STAR-BULLETIN / MARCH 2001
Masami Teraoka at his home in Waimanalo in 2001. A new book traces his work over the years.
The evolution of Teraoka’s art
Published to coincide with a series of major exhibitions, "Ascending Chaos" is the first major retrospective of Japanese-American artist Masami Teraoka's work thus far.
"Ascending Chaos: The Art of Masami Teraoka 1966-2006"
Introduction by Catharine Clark
With essays by Alison Bing
and Eleanor Heartney,
and Kathryn A. Hoffmann
The Japanese-born artist, who resides in Hawaii, gained international acclaim in the late 1960s for wry sociopolitical paintings mimicking the flat, graphic style of Japanese ukiyo-e masters.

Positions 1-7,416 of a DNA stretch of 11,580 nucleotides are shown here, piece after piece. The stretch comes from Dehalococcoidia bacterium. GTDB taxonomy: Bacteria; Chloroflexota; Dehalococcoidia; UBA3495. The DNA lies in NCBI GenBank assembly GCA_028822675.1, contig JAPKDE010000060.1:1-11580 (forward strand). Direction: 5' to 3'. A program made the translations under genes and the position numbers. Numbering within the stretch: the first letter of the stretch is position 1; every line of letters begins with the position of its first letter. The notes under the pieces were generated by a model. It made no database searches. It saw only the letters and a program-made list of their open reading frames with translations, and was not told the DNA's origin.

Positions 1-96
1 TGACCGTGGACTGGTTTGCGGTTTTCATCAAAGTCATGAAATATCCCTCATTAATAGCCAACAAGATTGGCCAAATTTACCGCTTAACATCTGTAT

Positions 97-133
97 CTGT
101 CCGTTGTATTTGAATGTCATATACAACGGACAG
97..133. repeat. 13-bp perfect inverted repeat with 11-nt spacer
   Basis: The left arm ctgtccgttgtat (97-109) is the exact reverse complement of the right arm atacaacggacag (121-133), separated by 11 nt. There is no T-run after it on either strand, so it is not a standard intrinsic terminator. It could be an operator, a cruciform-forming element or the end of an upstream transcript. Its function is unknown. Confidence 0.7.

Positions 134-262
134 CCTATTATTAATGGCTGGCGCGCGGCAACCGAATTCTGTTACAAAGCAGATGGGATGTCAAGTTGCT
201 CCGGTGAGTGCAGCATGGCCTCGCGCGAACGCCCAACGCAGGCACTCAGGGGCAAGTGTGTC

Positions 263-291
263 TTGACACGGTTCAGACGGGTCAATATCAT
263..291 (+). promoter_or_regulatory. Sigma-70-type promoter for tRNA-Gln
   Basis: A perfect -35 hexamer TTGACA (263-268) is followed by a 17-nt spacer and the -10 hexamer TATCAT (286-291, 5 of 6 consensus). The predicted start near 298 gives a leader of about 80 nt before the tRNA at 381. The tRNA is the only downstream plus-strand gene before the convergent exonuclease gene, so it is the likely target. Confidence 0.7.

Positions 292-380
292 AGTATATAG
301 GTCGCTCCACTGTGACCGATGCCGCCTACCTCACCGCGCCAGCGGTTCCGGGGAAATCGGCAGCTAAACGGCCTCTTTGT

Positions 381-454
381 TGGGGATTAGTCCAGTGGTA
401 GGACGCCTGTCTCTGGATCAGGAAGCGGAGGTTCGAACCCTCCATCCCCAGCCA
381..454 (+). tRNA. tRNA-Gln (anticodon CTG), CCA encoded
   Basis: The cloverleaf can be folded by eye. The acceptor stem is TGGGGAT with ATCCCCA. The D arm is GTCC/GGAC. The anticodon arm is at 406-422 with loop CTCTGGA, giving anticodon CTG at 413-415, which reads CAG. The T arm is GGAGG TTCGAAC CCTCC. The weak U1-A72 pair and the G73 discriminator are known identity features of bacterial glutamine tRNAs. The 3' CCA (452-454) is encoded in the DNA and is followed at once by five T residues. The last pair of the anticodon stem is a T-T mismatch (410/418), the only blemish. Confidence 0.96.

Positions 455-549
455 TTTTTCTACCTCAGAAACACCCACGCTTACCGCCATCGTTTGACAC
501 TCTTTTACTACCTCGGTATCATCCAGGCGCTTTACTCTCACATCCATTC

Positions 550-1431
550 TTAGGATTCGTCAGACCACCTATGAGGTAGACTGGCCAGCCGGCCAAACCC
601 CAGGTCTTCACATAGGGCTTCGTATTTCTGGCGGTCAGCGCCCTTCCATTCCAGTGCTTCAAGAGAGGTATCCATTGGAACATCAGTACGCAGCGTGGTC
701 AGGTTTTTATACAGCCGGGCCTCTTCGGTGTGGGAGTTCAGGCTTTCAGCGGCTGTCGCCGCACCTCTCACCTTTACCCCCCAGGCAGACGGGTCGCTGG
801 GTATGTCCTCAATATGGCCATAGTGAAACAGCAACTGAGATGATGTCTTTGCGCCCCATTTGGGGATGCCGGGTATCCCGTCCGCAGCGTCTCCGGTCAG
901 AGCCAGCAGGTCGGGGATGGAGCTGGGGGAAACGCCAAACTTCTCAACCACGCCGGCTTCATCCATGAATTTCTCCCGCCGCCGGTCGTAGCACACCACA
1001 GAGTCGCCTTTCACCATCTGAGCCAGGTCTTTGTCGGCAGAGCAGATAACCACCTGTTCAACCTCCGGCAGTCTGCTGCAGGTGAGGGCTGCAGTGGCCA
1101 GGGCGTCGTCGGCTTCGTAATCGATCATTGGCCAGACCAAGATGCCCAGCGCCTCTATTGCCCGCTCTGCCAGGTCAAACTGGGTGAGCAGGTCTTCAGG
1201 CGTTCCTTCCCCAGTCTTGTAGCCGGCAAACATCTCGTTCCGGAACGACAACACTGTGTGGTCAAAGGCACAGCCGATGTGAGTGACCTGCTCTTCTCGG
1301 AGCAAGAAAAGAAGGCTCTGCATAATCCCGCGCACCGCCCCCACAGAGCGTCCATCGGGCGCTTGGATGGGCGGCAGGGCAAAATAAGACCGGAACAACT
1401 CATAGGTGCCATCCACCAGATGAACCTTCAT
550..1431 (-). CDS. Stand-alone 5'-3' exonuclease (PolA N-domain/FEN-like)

Through use of 175 color images, this stunning book traces the evolution of his work to dark, complex paintings reminiscent of Bosch and Brueghel. Teraoka's disturbing canvases -- populated by geishas, priests and prominent figures engaged in all manner of misbehavior -- continue his earlier commentary with much more explicit candor.
The images are accompanied by essays by art critics who discuss the marriage of East and West, sex and religion, in Teraoka's work, with an introduction by Catherine Clark, who has represented Teraoka since 1997.